HOSEA‬ ‭1:2-11‬‬‬

“When the Lord first began speaking to Israel through Hosea, he said to him, “Go and marry a prostitute, so that some of her children will be conceived in prostitution. This will illustrate how Israel has acted like a prostitute by turning against the Lord and worshiping other gods.” So Hosea married Gomer, the daughter of Diblaim, and she became pregnant and gave Hosea a son. And the Lord said, “Name the child Jezreel, for I am about to punish King Jehu’s dynasty to avenge the murders he committed at Jezreel. In fact, I will bring an end to Israel’s independence. I will break its military power in the Jezreel Valley.” Soon Gomer became pregnant again and gave birth to a daughter. And the Lord said to Hosea, “Name your daughter Lo-ruhamah—‘Not loved’—for I will no longer show love to the people of Israel or forgive them. But I will show love to the people of Judah. I will free them from their enemies—not with weapons and armies or horses and charioteers, but by my power as the Lord their God.” After Gomer had weaned Lo-ruhamah, she again became pregnant and gave birth to a second son. And the Lord said, “Name him Lo-ammi—‘Not my people’—for Israel is not my people, and I am not their God. “Yet the time will come when Israel’s people will be like the sands of the seashore—too many to count! Then, at the place where they were told, ‘You are not my people,’ it will be said, ‘You are children of the living God.’ Then the people of Judah and Israel will unite together. They will choose one leader for themselves, and they will return from exile together. What a day that will be—the day of Jezreel—when God will again plant his people in his land.”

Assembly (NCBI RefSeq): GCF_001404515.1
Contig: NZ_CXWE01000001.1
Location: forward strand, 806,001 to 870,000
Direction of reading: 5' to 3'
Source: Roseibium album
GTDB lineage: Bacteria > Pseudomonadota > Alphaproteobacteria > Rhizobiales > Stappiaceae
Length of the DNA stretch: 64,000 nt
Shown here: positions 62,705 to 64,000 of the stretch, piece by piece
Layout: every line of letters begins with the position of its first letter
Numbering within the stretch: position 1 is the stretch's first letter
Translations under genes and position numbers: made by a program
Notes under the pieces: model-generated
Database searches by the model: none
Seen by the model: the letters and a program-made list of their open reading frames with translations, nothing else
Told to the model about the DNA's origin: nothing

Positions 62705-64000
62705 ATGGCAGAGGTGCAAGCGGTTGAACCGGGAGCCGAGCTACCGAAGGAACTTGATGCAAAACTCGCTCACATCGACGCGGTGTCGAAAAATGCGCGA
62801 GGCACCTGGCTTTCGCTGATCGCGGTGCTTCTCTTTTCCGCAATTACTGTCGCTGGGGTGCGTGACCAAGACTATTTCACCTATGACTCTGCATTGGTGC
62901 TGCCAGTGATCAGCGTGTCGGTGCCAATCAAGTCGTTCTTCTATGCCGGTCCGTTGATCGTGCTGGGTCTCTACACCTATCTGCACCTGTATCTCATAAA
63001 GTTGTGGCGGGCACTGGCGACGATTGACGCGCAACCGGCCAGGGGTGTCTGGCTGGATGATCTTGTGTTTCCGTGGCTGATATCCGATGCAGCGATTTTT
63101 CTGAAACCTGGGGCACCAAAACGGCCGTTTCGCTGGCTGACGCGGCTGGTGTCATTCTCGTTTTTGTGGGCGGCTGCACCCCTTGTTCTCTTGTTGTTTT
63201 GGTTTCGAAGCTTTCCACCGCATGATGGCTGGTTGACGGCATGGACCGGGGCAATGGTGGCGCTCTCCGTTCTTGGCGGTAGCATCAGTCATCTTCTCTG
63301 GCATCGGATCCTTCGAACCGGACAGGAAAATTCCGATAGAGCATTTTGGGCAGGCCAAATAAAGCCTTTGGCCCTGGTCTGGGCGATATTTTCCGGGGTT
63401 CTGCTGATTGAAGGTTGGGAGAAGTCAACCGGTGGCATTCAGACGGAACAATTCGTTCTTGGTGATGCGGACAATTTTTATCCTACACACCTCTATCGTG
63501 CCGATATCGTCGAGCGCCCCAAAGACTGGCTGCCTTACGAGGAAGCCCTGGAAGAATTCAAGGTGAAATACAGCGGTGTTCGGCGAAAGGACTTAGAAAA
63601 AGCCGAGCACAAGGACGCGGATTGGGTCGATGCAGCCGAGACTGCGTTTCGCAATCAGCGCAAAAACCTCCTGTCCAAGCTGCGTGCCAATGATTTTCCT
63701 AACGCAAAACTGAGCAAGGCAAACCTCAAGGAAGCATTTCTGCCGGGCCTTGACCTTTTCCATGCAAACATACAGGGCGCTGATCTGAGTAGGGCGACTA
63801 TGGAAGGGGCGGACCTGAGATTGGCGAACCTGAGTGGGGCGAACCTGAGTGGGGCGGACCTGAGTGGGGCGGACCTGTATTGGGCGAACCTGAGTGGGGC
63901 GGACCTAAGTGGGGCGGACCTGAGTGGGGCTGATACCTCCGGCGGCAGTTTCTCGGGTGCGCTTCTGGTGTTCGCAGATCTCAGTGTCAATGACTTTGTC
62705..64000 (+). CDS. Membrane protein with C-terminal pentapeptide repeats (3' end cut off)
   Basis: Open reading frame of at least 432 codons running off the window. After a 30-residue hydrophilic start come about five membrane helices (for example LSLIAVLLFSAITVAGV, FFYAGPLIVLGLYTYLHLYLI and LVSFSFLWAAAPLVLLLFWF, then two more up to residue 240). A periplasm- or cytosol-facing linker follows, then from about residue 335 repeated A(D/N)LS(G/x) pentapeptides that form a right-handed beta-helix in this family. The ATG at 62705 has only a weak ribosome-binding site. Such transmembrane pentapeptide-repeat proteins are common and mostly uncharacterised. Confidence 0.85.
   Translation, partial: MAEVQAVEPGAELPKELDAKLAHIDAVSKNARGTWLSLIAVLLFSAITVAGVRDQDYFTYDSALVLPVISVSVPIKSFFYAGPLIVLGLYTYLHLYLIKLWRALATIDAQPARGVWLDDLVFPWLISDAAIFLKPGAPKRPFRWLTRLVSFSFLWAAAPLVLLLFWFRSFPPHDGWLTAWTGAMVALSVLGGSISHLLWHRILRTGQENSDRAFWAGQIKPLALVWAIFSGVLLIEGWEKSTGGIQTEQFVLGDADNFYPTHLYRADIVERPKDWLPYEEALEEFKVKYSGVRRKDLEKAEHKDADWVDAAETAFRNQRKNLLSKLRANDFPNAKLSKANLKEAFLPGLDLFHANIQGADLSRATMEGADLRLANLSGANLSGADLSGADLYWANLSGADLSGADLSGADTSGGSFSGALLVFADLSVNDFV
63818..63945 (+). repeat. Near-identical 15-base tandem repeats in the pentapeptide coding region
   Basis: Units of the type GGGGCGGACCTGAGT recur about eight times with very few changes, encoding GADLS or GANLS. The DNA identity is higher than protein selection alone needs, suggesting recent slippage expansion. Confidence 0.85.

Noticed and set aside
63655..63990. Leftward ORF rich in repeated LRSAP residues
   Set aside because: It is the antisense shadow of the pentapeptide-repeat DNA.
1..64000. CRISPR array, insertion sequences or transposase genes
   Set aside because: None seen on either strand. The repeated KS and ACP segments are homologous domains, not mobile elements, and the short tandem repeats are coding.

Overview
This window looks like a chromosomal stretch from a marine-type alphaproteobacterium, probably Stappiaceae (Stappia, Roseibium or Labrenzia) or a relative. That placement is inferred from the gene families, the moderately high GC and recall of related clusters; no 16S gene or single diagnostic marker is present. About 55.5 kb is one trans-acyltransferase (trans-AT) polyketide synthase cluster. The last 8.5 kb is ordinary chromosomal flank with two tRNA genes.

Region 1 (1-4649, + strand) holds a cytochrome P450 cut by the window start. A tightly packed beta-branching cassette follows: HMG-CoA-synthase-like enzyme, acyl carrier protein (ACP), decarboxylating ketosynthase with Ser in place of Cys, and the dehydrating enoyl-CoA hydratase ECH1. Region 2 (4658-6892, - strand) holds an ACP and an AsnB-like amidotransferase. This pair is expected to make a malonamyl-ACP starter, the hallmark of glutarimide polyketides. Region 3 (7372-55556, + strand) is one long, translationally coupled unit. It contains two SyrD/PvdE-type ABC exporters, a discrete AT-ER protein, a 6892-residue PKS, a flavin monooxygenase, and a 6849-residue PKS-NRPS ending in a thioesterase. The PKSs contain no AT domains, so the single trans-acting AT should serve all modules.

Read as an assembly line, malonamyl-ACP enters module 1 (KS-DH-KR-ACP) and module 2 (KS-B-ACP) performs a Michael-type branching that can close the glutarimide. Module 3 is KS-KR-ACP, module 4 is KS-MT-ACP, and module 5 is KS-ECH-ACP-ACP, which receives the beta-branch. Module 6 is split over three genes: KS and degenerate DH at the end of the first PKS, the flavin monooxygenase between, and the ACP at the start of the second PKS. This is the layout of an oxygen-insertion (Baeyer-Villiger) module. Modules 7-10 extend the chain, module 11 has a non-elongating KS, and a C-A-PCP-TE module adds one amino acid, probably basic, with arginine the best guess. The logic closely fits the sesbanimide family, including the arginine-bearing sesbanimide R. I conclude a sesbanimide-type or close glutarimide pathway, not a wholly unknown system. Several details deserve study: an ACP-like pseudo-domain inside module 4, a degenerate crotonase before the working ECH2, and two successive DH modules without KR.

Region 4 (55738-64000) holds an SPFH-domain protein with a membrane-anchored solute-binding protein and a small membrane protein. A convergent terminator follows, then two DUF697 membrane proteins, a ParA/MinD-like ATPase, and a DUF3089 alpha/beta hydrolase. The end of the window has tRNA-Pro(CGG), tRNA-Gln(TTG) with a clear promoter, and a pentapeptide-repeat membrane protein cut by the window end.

Hosea‬ ‭1:2-11‬ ‭NLT‬‬

At his heart, God is a master storyteller. In the case of Hosea, God tells Hosea to live out a story for the people to see. This is, of course, a precursor to Jesus, who will not simply live the story, but who will be the story itself. The thing to remember about Hosea is that he was commanded to treat these people as any Jewish father or husband would be. Naming his daughter “unloved,” or his son “not my people,” would not simply have been sad for the child, but sad for him. He was still commanded to love them and think of them as his people. One should not read these names as predictions of treatment for the children. On the contrary, God wanted them names that so he could demonstrate his own ability to defy convention. The likelihood is that Hosea, then, loved his daughter quite amply and his thought about giving his son a strong legacy all the time. This juxtaposition for the love of Hosea to his children, but their perceived identity in naming would be quite a point of irony for the watching world. If Hosea was successful in demonstrating God’s love, despite the implications of their names, it might say something extremely significant about God.

Published by Josh McGary

MY NAME IS JOSH MCGARY. First, I am a Pastor of a small church in Portland, Oregon named Aletheia Bible Fellowship. We call it ABF. I have been a pastor there for the better part of 20 years. I am very eclectic. What I love, I love loudly and immersively. I have notable collections of toys, funko pops, and vinyl. I also infamously love pop culture, comic books, technology, the arts, psychology and philosophy. https://sleek.bio/joshmcgary

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